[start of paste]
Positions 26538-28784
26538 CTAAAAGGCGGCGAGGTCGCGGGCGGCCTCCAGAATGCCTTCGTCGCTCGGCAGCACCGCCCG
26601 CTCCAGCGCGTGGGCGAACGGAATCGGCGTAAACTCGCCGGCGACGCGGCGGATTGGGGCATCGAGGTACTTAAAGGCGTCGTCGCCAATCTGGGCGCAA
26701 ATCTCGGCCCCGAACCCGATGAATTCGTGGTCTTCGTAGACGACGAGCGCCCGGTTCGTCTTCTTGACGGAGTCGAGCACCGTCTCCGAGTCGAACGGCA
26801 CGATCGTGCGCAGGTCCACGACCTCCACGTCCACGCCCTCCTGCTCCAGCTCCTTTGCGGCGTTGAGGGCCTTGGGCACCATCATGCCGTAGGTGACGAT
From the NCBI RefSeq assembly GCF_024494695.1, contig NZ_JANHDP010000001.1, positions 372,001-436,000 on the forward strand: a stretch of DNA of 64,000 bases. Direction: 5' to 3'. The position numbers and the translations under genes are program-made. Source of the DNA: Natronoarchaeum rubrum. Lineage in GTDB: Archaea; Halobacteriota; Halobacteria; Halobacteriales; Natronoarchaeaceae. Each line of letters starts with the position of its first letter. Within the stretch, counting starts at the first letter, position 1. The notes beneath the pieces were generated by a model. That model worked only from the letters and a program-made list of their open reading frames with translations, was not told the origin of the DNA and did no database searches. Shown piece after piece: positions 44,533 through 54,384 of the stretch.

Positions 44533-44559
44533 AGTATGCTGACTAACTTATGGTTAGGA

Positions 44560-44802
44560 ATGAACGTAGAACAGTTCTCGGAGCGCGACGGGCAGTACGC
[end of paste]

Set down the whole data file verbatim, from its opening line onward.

Positions 26538-28784
26538 CTAAAAGGCGGCGAGGTCGCGGGCGGCCTCCAGAATGCCTTCGTCGCTCGGCAGCACCGCCCG
26601 CTCCAGCGCGTGGGCGAACGGAATCGGCGTAAACTCGCCGGCGACGCGGCGGATTGGGGCATCGAGGTACTTAAAGGCGTCGTCGCCAATCTGGGCGCAA
26701 ATCTCGGCCCCGAACCCGATGAATTCGTGGTCTTCGTAGACGACGAGCGCCCGGTTCGTCTTCTTGACGGAGTCGAGCACCGTCTCCGAGTCGAACGGCA
26801 CGATCGTGCGCAGGTCCACGACCTCCACGTCCACGCCCTCCTGCTCCAGCTCCTTTGCGGCGTTGAGGGCCTTGGGCACCATCATGCCGTAGGTGACGAT
From the NCBI RefSeq assembly GCF_024494695.1, contig NZ_JANHDP010000001.1, positions 372,001-436,000 on the forward strand: a stretch of DNA of 64,000 bases. Direction: 5' to 3'. The position numbers and the translations under genes are program-made. Source of the DNA: Natronoarchaeum rubrum. Lineage in GTDB: Archaea; Halobacteriota; Halobacteria; Halobacteriales; Natronoarchaeaceae. Each line of letters starts with the position of its first letter. Within the stretch, counting starts at the first letter, position 1. The notes beneath the pieces were generated by a model. That model worked only from the letters and a program-made list of their open reading frames with translations, was not told the origin of the DNA and did no database searches. Shown piece after piece: positions 44,533 through 54,384 of the stretch.

Positions 44533-44559
44533 AGTATGCTGACTAACTTATGGTTAGGA

Positions 44560-44802
44560 ATGAACGTAGAACAGTTCTCGGAGCGCGACGGGCAGTACGC